The Hungry Tide

The Hungry Tide

The Hungry Tide Part 2: The Wave Summary & Analysis

Summary
Analysis
As the wind's intensity increases, the flying objects grow larger. Piya sees an entire clump of mangroves and the shrine to Bon Bibi flying through the air. She's thankful for the trunk in front of her, as it blocks the flying objects from hitting her. She tries to match Fokir's breathing behind her. Hearing a deep noise, Piya glances around the tree and sees a wall of water coming at them. She freezes in fear as Fokir holds her tightly against the tree, and they both take a huge breath right before the wave hits them. The water pushes the tree almost to the ground, and Piya knows the water is deep. She tries to untie the sari knot to free herself, but Fokir won't let her. As Piya struggles, the pressure lessens and the tree straightens above the water.
Again, it's clear here that Fokir knows what to do and doesn't let panic get the best of him. When the shrine to Bon Bibi flies away, it suggests that Piya and Fokir are truly on their own, without even local divine figures to save them. In turn, this reinforces that while locals can certainly pray and put faith in divine intervention, these efforts may be insufficient in the face of the violent, unpredictable natural world.
Themes
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Kanai races for the guesthouse and knocks on the door. As soon as Nilima unlatches it, the wind whips it back and wrenches her wrist. After they both ascertain that the other is well, Kanai insists they gather essential things from downstairs and then move upstairs to escape the coming floods. They fill two suitcases with files and food and then make their way up. Once upstairs, the wind seems quieter. Kanai explains that he and Horen had to leave Piya and Fokir outside, and admits that he lost the notebook.
When the storm is even able to harm Nilima from the safety of her own home, it shows again that nature cares little for its human inhabitants—and further, that manmade objects and dwellings are ineffective means of fighting back successfully.
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Nilima is horrified, but composes herself and asks if Kanai read it. Kanai says it was mostly about Morichjhãpi and what Nirmal experienced in the lead-up to the assault on the island. Nilima asks why Nirmal didn't leave it to her, and Kanai carefully says that Nirmal seemed to think that she wouldn't be sympathetic. Angry, Nilima insists she was sympathetic, but she was willing to focus her attention on making Lusibari better while Nirmal wanted to either fix the whole world or nothing. She insists he ended up with nothing, which Kanai refutes. He insists the notebook was something, and explains that he's going to rewrite it from memory. Nilima asks that Kanai write her side of the story too, as her story never gets told.
By asking Kanai to write her story, Nilima recognizes that there's power in the kind of writing that Nirmal did and Kanai can now do. Written language has the power to spread her life story, which she seems to think is boring and uninteresting in comparison to Nirmal's. By doing this, Nilima essentially forces Nirmal to compromise on his principles in death—their stories combined will hopefully shed light on the Sundarbans and the Morichjhãpi conflict that he'd find possibly distasteful, but will be able to help people.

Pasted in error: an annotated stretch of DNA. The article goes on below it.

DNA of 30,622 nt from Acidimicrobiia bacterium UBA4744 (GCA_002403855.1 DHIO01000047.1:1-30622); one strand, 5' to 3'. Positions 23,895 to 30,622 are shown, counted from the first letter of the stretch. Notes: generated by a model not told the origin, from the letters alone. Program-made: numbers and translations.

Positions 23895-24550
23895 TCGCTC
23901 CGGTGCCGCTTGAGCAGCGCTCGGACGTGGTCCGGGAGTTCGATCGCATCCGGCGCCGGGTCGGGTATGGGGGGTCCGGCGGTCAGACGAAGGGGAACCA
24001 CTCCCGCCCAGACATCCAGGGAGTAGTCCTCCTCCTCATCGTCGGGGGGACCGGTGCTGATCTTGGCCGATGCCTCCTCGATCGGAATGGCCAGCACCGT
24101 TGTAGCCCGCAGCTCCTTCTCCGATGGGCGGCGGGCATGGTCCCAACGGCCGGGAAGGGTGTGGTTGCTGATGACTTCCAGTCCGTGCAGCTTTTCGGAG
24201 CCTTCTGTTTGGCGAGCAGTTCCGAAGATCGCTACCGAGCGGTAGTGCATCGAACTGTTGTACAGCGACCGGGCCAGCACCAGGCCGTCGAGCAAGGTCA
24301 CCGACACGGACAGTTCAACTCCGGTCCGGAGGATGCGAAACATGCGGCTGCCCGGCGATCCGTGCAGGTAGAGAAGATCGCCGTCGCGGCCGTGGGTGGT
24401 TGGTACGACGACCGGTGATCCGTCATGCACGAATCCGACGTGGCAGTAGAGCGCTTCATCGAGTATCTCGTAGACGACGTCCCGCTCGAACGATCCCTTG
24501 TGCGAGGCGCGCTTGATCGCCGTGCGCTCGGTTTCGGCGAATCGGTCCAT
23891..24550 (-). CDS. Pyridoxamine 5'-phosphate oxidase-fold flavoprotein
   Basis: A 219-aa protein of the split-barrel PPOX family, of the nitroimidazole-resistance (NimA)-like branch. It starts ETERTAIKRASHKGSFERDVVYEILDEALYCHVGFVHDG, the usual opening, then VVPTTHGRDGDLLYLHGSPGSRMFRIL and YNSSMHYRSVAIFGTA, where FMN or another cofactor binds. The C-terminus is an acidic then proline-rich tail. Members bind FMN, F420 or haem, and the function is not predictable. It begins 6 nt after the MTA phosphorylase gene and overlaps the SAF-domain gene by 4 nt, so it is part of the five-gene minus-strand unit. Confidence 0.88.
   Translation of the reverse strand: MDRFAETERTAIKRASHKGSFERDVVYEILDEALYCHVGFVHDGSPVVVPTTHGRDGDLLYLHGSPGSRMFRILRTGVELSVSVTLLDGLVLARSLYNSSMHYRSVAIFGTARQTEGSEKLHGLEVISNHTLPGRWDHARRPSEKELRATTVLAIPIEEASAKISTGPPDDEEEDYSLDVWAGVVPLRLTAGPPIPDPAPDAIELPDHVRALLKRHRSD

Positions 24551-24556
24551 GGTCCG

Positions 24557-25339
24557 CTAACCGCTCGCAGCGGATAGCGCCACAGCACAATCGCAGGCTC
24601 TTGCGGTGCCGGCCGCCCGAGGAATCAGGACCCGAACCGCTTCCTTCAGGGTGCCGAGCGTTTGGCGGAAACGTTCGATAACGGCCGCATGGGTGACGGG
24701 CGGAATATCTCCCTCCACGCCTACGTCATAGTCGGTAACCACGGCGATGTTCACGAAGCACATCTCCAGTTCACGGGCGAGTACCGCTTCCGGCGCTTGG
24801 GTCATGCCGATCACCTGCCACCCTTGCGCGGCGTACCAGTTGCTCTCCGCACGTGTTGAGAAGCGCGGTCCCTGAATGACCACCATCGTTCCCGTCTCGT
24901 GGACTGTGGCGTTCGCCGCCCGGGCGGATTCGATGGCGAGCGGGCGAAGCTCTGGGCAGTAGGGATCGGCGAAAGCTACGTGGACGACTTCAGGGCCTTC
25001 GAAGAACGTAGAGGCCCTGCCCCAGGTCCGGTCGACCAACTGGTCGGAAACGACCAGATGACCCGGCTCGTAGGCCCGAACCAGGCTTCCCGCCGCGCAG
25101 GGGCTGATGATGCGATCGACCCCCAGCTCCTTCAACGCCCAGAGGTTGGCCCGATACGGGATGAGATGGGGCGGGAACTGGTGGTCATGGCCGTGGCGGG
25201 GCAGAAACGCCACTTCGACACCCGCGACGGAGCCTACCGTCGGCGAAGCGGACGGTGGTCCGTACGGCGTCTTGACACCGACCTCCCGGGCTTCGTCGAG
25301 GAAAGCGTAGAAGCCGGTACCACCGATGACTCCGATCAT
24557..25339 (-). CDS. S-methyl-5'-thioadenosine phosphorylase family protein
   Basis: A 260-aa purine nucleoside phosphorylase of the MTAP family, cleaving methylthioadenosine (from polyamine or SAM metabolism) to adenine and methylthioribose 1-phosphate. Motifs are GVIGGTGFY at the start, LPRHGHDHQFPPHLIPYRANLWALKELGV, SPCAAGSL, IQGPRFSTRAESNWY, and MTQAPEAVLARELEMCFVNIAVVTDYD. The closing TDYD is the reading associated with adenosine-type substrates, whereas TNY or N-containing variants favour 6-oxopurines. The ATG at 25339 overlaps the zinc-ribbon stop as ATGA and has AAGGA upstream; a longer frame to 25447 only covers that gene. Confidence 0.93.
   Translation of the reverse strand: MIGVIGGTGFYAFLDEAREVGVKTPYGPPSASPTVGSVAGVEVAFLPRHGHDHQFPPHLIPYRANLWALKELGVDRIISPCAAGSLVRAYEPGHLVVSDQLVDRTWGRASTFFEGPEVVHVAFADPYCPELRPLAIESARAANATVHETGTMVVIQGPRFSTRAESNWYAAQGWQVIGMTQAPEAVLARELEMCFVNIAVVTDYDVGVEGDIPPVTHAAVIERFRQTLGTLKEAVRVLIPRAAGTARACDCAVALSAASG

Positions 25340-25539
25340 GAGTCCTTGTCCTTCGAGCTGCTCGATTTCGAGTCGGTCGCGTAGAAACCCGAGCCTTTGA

Themes
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Kanai hears the tidal surge coming and peeks out the window. He sees people at the hospital looking at the floodwaters, and Nilima admits that they never would've built the cyclone shelter if Nirmal hadn't insisted. She says it's the most important thing he ever did, though he'd surely insist it wasn't revolution and therefore, wasn't important.
Nilima's admission that Nirmal was responsible for the cyclone shelter shows that she did admire her husband for some things, as long as she was actually able to put his ideas or suggestions into practice with Trust funding.
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Related Quotes
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As the eye of the storm hits Garjotola, Piya looks around. Fokir stands and appears to be searching for another branch to move to. He crouches and points into the distance, where Piya sees a tiger pulling itself out of the water. The tiger watches Piya and Fokir for a few minutes before slipping back into the water to follow the eye of the storm. Piya and Fokir tie themselves back to the tree, and the other side of the storm hits them. Piya realizes that the wind is now coming from the opposite direction—the flying objects are hitting Fokir. He holds her so closely, she feels as though they're one.
Cyclones are composed of winds that circle the eye of the storm, hence the change in the wind's direction when the other half hits them. The fact that the tiger does nothing to Piya and Fokir suggests that Bon Bibi is still present on the island, and it also implies that in times like this, the tigers are just as beholden to the whims and violence of the natural world as humans are.
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